Iguanas do not make much sound. Even when they do, it is occasional and does not cause irritations or disturbances to other animals.
When Do Iguanas Make Sounds?
The most noise iguanas produce is similar to soft and/or low coughs or sneezes. And you will not be able to hear unless you concentrate on that sound. They wheeze to expel excess sodium in their system, acquired from their leaves and fruit diet, so remember that wheezing is not a sign of illness or aggressiveness.
Iguana makes raspy noises and is produced by their tails when agitated.
Iguanas will make the whipping noise when they are agitated or are trying to drive away predators. If you find your iguana making those whipping noises, take a look around their enclosure to check what might be causing them to feel agitated.
Preventing the Whipping
Whenever you see your iguana’s tail is moving back and forth, check their cage for foreign entities like mosquitos, flies, and other small creatures that can easily get into the cage if it is open.
Removing the object or pest is beneficial since your iguana might injure its tail warding them off.
Sometimes, iguanas learn that stroking is actually a very nice feeling, and so they purr out of pleasure. It is not very loud. They purr until you stop stroking them.
Do Iguanas always make a Sound?
Many new pet owners are concerned about the type of sounds their iguana will make once it arrives in its new environment, but unlike dogs or birds, iguanas rarely make sounds.
Iguanas and Loud Noises
Iguanas are very sensitive to loud sounds. If you communicate loudly, they will become scared of you, and in turn, may make them hostile in your presence. If this happens, they will hide whenever they see you, thinking that you are a predator.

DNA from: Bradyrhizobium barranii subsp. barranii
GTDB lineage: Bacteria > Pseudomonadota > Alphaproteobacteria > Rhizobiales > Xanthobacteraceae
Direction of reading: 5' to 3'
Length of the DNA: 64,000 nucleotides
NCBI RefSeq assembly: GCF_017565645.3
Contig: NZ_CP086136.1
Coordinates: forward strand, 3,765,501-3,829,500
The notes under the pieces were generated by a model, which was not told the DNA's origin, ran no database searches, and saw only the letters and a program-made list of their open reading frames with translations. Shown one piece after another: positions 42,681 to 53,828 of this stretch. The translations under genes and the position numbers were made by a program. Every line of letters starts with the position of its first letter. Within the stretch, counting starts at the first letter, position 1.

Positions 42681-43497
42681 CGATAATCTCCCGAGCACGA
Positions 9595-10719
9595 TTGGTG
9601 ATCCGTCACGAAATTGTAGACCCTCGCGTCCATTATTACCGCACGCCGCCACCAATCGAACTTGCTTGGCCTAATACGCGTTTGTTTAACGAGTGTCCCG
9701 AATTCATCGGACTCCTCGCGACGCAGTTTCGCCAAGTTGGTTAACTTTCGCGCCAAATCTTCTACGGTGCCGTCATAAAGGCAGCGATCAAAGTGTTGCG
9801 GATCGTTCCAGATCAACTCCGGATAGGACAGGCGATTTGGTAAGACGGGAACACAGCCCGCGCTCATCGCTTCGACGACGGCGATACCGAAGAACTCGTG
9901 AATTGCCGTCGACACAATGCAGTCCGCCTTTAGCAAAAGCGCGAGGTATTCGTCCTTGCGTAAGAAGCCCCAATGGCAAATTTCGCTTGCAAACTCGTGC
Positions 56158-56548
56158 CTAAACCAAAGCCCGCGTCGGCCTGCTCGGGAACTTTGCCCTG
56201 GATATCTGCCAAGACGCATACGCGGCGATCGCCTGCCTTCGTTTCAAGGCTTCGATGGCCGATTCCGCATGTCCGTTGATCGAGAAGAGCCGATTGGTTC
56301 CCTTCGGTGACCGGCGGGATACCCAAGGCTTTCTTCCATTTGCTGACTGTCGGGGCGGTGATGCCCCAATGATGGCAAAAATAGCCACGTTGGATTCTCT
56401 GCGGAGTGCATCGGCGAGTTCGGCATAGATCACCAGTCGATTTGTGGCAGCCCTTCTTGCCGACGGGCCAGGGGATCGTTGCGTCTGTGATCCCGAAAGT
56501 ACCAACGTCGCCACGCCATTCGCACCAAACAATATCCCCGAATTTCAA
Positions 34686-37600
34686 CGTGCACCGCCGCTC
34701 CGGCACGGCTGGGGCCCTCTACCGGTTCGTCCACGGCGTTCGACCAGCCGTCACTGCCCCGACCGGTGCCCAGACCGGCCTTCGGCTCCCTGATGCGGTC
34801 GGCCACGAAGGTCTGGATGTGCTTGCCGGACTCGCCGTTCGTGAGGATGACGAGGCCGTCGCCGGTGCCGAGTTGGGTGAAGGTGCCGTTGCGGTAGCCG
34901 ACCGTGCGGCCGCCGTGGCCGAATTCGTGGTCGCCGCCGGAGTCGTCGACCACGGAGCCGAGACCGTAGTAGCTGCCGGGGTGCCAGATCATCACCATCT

Identifying the Sounds Coming from Your Iguana
Iguanas are not known to be loud reptiles, but they can make some strange sounds that may make you wonder what is going on with them.
Just by identifying the sound your iguana makes, you can determine what might be going on with your iguana.
Coughing and Sneezing
Keeping the iguana’s cage clean is the most important thing that you have to do. Iguanas cannot catch colds or viruses from humans, but a dirty cage heightens the likelihood of your iguana accumulating food and other dust on their skin. When the debris stockpiles on its skin, your iguana will make coughing or sneezing sounds often.
Do not be too alarmed – their coughing and sneezing remove the particles from your iguana. You may also notice a watery substance coming from its nose when this happens.
Iguanas may also cough and sneeze for another reason, which is to expel the excess amount of sodium in its body. Too many green leaf and fruits cause them to cough and sneeze. This is a natural activity. So, you do not have to be worried.
But when the coughing persists, you may also find a bigger problem.
While coughing and sneezing, it is normal that you hear a whipping noise coming from your iguana. That will be the sound of their tail making sound going back and forth. They swish their tail when you introduce another person or animal to them. Your pet iguana usually thinks that the new being is a predator.
In the wild, they run and hide when they see their predators, but this is not the case in cages. This, then, causes agitation and they move their tail back and forth.
How to Prevent Persistent Coughing in an Iguana
There are a lot of factors that can cause your iguana to regularly cough, but the most prevalent oe is its living environment. You have to keep the temperature of their cage between 82-90°F. If you need to keep them even warmer, adjust to about 95-100°F.
If you do not live in a warm climate, purchase a UV light. These can often be purchased from your local pet store where you purchased your iguana. If you purchase the UV light, your iguana will get the same light as natural sunlight. This will keep your iguana more comfortable.
If your iguana’s cough does not reduce by then, take them to their veterinarian. They can help determine if its living environment is the reason behind its coughing, or if there is something else contributing to it.
Iguanas are silent reptiles. They only make sounds when they are angry or sick. They cough and sneeze like humans. If exhibiting a regular cough, take them to their veterinarian.